fri 07/10/2022

Gillam, Brodsky Quartet, Manchester Camerata, Buxton International Festival 2022 review - a freshness in classic Elgar | reviews, news & interviews

Gillam, Brodsky Quartet, Manchester Camerata, Buxton International Festival 2022 review - a freshness in classic Elgar

Gillam, Brodsky Quartet, Manchester Camerata, Buxton International Festival 2022 review - a freshness in classic Elgar

Manchester Camerata celebrates its 50th anniversary with celebrity guests

Passion, soul and unflagging energy: Manchester Camerata, led by Caroline Pether, in St John's Church, BuxtonMo El-Fatih

It’s an ill heatwave that brings nobody any good, and Buxton International Festival’s decision to move its highlight concert, by Manchester Camerata with Jess Gillam and the Brodsky Quartet as their guests, from the Buxton Octagon to St John’s Church meant not only that it was heard in probably the only coolish venue in town yesterday afternoon, but also that it benefitted from an acoustic that’s excellent for instrumental music.

The Camerata is celebrating its 50th anniversary in different places this year, and while the personnel seen yesterday may not overlap entirely with the band we are familiar with in Manchester itself, its leader and director was the Camerata’s Caroline Pether, and the 21-strong Pether String Orchestra was a pretty impressive ensemble.

They made sure the programme explored fresh ground, with two newish short works for strings to open the concert: Shiva Feshareki’s Venus/Zoreh and Caroline Shawe’s Entr’acte. The two have some things in common, as they both employ aspects of string technique that may not be familiar ground in the traditional repertoire, or at least they’re used in novel ways. The former was written for a science and music project four years ago called "The Planets" – Zoreh being the Persian name for Venus, the morning star. It seems to glow imperceptibly in the twilight sky, as the music starts ultra-soft for one violin only, and then ever brighter, as texture and volume increase in patterns of string-crossing harmonics: a vivid sensation to hear. Entr’acte includes a variety of textures and devices (more harmonics, more string-crossing), among them a sequence of asymmetric pizzicato rhythms played with precision and impact.

Jess Gillam and Manchester CamerataJess Gillam (pictured left) appeared as the first guest for this Camerata celebration, bringing the Glazunov concerto she’s made her calling card in recent months (filming it with the Hallé in 2021 and performing it with the Camerata at the Wigmore Hall and elsewhere this year). The Concerto in E flat for alto saxophone and string orchestra, written in 1934, is a tuneful and in parts almost Elgarian piece – as Gillam has said herself, it treats the sax rather like a violin – and she plays it with all the resources of varied tone and power that are at her fingertips: in the first section holding back the biggest sound until near the end; in the second entering with a whispered pianissimo and bringing a glorious range of colours to the solo; making the most of the church’s warm acoustic in the solo cadenza, and bobbing and weaving through the final pages with virtuosic brilliance.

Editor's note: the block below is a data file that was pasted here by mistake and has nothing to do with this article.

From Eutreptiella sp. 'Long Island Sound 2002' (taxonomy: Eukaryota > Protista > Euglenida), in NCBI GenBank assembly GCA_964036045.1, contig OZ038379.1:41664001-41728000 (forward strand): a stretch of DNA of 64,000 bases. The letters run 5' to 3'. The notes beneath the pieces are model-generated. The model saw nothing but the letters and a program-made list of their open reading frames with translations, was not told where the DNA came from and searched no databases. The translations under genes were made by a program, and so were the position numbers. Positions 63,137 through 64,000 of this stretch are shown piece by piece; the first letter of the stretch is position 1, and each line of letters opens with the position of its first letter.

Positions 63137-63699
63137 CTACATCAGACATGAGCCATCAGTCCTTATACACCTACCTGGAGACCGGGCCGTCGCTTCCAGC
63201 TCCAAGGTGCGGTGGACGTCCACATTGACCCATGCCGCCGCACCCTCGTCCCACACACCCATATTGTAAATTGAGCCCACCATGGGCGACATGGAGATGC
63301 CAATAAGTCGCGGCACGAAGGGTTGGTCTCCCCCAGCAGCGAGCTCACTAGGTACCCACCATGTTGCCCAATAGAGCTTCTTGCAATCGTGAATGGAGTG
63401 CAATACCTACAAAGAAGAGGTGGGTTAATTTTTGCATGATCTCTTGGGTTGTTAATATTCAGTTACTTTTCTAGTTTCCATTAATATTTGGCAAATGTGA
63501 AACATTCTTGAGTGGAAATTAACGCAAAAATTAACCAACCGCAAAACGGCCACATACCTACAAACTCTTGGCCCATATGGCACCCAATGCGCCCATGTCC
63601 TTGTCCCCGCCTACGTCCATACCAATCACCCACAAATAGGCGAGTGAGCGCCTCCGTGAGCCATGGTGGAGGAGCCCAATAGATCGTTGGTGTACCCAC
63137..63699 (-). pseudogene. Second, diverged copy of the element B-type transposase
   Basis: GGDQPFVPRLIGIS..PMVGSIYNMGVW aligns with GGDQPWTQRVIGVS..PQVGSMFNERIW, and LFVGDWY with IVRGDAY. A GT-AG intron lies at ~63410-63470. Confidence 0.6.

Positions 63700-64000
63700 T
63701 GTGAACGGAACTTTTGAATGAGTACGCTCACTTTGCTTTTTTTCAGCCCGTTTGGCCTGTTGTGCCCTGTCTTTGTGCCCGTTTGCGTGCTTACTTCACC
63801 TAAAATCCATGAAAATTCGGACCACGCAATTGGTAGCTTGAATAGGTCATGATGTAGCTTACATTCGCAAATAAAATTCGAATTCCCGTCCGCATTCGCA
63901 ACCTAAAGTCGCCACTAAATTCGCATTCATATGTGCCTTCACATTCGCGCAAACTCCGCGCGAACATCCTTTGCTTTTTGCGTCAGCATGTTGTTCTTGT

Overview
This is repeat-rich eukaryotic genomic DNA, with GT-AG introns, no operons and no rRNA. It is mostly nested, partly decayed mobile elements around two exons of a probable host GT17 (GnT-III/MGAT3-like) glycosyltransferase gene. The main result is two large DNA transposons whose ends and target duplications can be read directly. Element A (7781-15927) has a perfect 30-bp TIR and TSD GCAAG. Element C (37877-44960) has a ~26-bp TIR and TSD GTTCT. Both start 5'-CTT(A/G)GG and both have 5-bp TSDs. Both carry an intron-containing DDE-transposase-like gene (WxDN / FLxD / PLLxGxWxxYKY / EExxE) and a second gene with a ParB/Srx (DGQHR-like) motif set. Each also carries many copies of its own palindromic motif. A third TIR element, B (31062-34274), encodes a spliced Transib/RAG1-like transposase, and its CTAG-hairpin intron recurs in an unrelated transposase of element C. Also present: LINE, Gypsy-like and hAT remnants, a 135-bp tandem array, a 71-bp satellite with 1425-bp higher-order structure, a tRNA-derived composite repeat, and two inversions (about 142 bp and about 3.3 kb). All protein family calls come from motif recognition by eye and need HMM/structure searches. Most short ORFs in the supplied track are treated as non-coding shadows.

The Brodsky Quartet, celebrating their own anniversary this year (apparently the 40th of their professional existence, but also claimed as a 50th by the two continuing members who first got together), were like concerto soloists themselves in this concert, as their performance of Elgar’s Introduction and Allegro for Strings brought their sound to the fore in a way that’s rarely heard. Brodsky QUartetSo often an orchestra’s front desk players take the string quartet element in the score and to a greater or lesser extent produce a blend of tone with their colleagues. This was excitingly different: the Brodskys (pictured above) were front and centre, not just visually but in audible terms soon: I don’t think I’ve ever heard the piece played with such transparency, variety of tone, and beautifully clear lines in the counterpoint. The “Welsh tune” that contains its emotional heart was introduced with love and affection that ultimately pervaded the whole, and it became a classic performance of the familiar work.

Caroline Pether and the Camerata finished the concert with Tchaikovsky’s Souvenir de Florence. There was passion and soul, and unflagging energy, here despite the heat of the afternoon, and if intonation became a tiny bit slithery as time passed you could hardly wonder at it; the performance never failed in vigour and enthusiasm, right through to the final – spot-on – pizzicato.

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